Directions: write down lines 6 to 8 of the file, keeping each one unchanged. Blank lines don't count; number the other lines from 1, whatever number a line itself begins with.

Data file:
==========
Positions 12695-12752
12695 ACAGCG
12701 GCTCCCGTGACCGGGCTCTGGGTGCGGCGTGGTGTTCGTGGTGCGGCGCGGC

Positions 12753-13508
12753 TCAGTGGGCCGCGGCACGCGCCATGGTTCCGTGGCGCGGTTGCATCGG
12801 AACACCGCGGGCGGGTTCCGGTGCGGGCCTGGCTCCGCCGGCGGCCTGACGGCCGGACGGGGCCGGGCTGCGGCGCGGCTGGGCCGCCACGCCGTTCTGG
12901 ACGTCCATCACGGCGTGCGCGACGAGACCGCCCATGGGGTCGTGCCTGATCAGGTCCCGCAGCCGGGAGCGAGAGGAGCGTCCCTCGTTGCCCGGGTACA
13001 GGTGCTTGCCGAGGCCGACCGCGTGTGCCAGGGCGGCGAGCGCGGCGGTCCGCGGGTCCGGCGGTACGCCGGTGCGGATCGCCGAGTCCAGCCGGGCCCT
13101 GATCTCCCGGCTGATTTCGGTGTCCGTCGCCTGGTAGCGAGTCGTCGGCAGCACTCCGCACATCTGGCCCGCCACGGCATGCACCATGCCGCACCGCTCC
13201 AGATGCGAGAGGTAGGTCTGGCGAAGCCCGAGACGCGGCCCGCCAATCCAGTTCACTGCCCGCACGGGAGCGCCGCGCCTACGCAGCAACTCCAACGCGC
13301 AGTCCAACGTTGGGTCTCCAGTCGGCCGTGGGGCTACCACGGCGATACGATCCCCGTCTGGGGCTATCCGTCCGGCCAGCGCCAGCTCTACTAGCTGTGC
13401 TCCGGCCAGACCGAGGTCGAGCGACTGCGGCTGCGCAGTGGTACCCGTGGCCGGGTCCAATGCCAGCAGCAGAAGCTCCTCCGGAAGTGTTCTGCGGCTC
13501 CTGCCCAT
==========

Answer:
12801 AACACCGCGGGCGGGTTCCGGTGCGGGCCTGGCTCCGCCGGCGGCCTGACGGCCGGACGGGGCCGGGCTGCGGCGCGGCTGGGCCGCCACGCCGTTCTGG
12901 ACGTCCATCACGGCGTGCGCGACGAGACCGCCCATGGGGTCGTGCCTGATCAGGTCCCGCAGCCGGGAGCGAGAGGAGCGTCCCTCGTTGCCCGGGTACA
13001 GGTGCTTGCCGAGGCCGACCGCGTGTGCCAGGGCGGCGAGCGCGGCGGTCCGCGGGTCCGGCGGTACGCCGGTGCGGATCGCCGAGTCCAGCCGGGCCCT